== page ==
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  • Just back from a fruitless Tuesday morning wasted in the visa office. Partly my fault but I am a HK resident and wanted a multi-entry visa (as I have had before) to go with local HK two way permit holders to Zhuhai. Arrived at 0945. Saw the initial ‘screener’ and said I didn’t know where I was staying with the friends of friends. He said ‘just put down xxx (name of hotel). 16 in the queue so thought not so bad but had to wait until 1220 (2.5 hrs!) for the desk clerk to flip immediately to the ‘hotel’ part and demand a confirmed booking print-out which obviously I didn’t have. Maybe I just won’t bother to go . . .

  • We are an Australian/American family of four who have to change from our current student visas to Z work visas in July/August. Can this still be done in HK? I have heard rumors now that we have to go back to our passport countries.

  • Yes you can. I did exactly this. Got a 3-month zero-entry Z-visa which will need to be converted to a 1-year multi-entry work permit once I get back to the mainland.

  • Can a Person with a Current Mainland China Resident Permit apply for a Z visa in Hong Kong or must they travel to their home country which is not their country of residence?

  • Returned to the Visa Centre today to pick up my passport and visa, and it was available after 4 days as promised. Apparently Thursdays are just as busy as any other day – they closed the doors to new applicants by 3pm. Seems they now implement some quota system to manage the large number of people – so if you are applying, play it safe and get in by 2pm or so, just in case… and if you need express service, the cutoff is 12 noon. For my pickup I had 25 people queued in front, so it still took me an hour and half to get my passport back. Good luck!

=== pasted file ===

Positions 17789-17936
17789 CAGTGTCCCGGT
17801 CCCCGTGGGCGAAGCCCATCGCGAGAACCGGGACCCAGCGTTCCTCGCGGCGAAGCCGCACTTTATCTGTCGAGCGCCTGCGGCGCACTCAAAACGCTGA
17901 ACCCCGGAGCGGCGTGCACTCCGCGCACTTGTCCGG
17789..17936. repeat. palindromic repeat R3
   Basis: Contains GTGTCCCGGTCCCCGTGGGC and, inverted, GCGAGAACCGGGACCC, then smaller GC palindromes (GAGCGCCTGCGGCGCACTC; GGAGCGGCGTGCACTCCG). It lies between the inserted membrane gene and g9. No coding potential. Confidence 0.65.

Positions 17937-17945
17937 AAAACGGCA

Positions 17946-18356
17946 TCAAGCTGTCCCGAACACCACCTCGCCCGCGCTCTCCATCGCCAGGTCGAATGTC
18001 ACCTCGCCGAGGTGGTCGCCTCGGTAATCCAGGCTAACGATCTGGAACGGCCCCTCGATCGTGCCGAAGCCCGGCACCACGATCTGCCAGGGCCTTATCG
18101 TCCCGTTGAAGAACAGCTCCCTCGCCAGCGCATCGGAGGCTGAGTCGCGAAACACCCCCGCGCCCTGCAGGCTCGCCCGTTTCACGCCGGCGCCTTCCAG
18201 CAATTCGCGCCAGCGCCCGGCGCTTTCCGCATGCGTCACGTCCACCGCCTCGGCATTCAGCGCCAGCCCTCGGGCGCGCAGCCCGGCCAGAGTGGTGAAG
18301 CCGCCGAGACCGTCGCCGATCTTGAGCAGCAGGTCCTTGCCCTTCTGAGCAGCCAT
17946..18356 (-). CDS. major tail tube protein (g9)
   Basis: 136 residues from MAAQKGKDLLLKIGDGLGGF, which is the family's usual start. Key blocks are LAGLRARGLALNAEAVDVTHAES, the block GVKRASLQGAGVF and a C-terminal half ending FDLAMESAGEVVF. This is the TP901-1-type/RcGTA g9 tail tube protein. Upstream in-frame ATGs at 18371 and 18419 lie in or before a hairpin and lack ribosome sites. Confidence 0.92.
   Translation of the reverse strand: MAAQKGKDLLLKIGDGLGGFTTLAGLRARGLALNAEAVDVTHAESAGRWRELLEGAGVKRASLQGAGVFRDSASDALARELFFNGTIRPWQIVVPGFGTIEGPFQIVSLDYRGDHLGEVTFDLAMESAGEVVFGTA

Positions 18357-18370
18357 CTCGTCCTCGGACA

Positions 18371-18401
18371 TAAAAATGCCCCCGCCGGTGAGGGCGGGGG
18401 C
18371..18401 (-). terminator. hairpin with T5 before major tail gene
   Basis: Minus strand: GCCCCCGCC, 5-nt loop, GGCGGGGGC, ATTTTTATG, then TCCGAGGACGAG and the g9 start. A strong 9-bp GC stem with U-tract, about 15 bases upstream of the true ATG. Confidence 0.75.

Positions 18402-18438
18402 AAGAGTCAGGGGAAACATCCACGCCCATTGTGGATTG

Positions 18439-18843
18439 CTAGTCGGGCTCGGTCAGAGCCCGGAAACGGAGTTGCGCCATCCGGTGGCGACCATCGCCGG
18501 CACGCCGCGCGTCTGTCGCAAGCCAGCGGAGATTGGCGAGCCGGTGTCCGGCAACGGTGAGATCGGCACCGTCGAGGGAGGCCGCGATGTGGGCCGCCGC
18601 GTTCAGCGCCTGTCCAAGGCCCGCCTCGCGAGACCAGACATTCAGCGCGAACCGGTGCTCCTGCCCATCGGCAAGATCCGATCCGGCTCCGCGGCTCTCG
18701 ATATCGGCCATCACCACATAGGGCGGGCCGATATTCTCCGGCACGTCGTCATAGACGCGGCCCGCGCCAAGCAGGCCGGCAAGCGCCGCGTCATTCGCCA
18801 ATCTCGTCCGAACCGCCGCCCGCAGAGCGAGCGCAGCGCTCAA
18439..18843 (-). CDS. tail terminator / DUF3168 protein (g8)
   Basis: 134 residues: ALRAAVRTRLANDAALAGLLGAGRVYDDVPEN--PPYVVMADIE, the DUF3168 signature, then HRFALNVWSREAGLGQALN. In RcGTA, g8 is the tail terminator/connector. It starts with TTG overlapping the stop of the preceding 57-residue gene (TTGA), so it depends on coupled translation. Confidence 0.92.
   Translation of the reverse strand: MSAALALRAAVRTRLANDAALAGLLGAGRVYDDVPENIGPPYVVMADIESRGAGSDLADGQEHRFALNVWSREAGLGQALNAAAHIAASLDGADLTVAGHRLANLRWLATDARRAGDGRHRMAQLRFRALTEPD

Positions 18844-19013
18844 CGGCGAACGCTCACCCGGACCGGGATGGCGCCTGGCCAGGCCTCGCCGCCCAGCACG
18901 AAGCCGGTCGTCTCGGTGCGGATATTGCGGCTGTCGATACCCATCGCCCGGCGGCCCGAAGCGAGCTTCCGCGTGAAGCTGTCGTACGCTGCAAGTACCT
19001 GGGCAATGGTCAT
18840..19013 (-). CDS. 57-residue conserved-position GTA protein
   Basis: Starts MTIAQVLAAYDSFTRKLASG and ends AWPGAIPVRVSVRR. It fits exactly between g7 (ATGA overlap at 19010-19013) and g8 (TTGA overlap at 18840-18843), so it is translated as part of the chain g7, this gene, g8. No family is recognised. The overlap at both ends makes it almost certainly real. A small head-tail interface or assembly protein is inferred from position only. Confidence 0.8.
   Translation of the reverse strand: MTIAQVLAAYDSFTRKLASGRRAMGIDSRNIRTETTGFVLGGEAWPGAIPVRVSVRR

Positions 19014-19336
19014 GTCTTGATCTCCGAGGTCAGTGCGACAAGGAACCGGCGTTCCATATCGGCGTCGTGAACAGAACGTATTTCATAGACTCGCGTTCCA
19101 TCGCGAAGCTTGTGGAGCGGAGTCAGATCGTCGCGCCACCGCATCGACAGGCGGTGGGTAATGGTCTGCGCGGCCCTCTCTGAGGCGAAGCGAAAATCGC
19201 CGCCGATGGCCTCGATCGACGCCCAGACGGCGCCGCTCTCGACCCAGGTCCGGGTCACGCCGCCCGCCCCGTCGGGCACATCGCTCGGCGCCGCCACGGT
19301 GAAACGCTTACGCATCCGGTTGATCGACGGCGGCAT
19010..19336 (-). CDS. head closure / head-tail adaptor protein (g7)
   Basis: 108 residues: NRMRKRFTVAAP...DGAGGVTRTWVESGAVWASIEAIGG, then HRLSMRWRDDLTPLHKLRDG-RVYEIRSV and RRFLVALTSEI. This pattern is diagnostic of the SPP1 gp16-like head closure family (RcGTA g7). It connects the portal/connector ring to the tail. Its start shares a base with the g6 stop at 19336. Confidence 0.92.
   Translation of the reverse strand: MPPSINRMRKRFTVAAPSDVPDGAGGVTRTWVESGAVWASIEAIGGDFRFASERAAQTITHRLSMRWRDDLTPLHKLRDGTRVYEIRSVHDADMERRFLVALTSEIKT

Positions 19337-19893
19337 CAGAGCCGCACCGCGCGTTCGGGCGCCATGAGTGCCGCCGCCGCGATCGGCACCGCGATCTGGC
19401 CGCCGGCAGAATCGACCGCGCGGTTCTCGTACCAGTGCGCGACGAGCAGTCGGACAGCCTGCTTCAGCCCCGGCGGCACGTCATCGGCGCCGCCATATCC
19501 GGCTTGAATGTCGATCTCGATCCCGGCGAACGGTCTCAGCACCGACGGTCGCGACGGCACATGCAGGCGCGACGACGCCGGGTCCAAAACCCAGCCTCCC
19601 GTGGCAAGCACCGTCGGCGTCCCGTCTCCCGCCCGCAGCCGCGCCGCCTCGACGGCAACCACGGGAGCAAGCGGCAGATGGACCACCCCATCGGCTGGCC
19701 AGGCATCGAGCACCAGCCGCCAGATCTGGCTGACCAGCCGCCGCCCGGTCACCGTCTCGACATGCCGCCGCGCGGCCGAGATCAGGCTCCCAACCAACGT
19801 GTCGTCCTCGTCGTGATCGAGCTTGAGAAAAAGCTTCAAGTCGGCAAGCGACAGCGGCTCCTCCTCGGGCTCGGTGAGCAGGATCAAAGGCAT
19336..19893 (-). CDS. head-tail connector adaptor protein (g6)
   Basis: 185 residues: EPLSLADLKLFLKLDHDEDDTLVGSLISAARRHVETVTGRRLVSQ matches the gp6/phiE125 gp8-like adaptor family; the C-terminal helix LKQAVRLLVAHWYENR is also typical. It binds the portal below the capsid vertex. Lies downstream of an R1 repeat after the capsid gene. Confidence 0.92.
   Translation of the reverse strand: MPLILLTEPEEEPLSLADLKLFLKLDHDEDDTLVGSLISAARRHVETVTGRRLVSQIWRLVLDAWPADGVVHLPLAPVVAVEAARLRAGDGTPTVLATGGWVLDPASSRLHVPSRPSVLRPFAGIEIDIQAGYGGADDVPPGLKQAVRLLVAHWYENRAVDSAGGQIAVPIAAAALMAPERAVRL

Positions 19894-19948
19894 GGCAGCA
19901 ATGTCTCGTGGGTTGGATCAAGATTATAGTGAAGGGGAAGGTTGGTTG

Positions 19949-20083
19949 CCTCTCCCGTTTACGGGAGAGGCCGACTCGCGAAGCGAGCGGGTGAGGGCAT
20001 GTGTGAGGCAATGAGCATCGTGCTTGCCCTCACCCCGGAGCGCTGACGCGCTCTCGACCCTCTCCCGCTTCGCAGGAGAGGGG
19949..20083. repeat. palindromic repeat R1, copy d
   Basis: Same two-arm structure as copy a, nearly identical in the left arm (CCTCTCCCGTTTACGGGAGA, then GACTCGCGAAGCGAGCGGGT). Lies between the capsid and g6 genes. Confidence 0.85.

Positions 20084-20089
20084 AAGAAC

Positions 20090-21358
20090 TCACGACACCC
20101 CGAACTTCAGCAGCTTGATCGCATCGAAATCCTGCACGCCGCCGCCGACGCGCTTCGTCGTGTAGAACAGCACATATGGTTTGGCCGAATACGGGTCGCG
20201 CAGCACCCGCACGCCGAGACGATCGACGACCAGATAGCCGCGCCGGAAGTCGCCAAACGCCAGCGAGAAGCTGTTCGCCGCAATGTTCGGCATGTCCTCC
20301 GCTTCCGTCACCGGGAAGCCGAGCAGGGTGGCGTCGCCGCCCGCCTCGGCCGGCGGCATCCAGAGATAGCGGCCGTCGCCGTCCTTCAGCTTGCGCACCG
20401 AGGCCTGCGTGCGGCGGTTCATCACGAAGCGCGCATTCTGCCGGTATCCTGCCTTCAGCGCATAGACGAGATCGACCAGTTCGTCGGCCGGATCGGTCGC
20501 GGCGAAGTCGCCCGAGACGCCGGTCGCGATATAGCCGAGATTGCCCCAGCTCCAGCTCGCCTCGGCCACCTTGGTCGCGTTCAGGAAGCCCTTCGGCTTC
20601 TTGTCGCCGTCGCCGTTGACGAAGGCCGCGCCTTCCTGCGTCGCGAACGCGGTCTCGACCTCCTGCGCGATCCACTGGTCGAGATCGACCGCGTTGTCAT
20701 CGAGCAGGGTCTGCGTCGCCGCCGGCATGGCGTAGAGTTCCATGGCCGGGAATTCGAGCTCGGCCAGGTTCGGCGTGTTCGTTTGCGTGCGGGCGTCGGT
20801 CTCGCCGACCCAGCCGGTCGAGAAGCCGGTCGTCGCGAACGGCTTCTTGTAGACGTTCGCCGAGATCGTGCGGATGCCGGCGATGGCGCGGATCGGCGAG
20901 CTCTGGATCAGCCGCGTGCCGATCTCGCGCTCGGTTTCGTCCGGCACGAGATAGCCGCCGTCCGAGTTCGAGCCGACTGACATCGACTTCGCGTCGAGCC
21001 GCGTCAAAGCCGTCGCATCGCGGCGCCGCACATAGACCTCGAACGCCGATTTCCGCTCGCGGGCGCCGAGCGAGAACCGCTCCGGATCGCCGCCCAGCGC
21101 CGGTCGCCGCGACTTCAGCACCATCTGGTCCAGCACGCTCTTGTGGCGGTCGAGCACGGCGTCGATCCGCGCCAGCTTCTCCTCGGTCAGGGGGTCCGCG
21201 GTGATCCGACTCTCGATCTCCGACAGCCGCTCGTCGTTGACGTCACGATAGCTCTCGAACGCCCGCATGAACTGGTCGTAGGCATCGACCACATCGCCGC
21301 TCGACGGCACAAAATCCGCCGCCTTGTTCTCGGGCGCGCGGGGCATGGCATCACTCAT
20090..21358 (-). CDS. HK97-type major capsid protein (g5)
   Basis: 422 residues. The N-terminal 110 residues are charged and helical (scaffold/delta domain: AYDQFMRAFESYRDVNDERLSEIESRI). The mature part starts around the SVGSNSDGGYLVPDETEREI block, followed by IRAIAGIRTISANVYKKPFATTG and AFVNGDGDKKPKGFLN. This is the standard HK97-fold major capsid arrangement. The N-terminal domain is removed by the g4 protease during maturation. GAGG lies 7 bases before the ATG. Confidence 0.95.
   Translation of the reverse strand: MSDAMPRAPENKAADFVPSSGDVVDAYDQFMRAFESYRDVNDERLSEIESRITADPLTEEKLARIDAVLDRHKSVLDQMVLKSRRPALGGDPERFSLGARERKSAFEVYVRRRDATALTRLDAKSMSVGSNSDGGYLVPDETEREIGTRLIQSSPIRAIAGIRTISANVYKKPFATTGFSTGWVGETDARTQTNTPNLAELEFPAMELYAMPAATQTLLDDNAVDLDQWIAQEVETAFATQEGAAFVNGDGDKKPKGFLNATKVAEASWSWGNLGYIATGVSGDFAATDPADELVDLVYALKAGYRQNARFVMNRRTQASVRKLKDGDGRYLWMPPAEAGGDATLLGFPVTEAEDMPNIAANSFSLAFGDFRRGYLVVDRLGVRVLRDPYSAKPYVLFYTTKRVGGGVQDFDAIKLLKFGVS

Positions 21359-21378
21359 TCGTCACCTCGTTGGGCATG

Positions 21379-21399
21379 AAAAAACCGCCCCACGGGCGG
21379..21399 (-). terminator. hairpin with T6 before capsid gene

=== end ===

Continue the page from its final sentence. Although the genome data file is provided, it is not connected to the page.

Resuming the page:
• Great website and very helpful! Just applied for my China visa today and the wealth of information here got me through the day. However, there have been a few changes, so I thought I’d share my experiences:
    1. The “Office of the Commissioner of the Ministry of Foreign Affairs” at the China Resources Building no longer accepts visa applications. As of January 9 2018, all visa processing has been outsourced to the “Chinese Visa Application Service Center” located at 151 Gloucester Road (20th Floor) in Wanchai, within walking distance from the China Resources Center.
    2. The official government website has a notice posted (which is also posted in the lobby of the China Resources Building) here: . True to form, there are a few errors on the statement, namely that the effective date is Jan 9 and not Jan 22, and the building name is actually Capital Centre (formerly the AXA Centre).
    3. The processing centre is modern and efficient but expect a loooong wait. Hours are 9am-4pm (no official lunch breaks, but things do seem to slow down between 1-2pm). Doors close at 4pm but if you are in before then, you are pretty much guaranteed to be processed that day – seems the staff sticks around until all the numbers are called.
    4. The process (at least for HKID holders) is pretty much the same as described in your article. A receptionist will do the initial screening by checking your passport and application form, and give you a queue number. I went on a Monday afternoon (might really be the worst time to go) and there were 142 numbers in front of me. Thank goodness for Netflix downloads! The centre also has photo booths and clean washrooms; and good harbour views to keep you entertained. I waited 4.5 hours for my number to be called.
    5. The staff at the processing windows all seem very polite and professional. My clerk reviewed my application for completeness, noted that as a Canadian I could apply for a tourist visa for the length of my passport validity, and proceeded to take my copies of my HKID, passport info, and relevant HK visa/permit pages.
    6. I was then issued another queue number for payment, which took maybe 15 minutes. I paid 630HKD for my visa (valid 7 years, multiple entries, max 60 days per stay).
    7. Passport and visa will be ready for pickup in 4 business days (regular processing), so that would be Thursday, after 12pm. They will give you a slip for the pickup.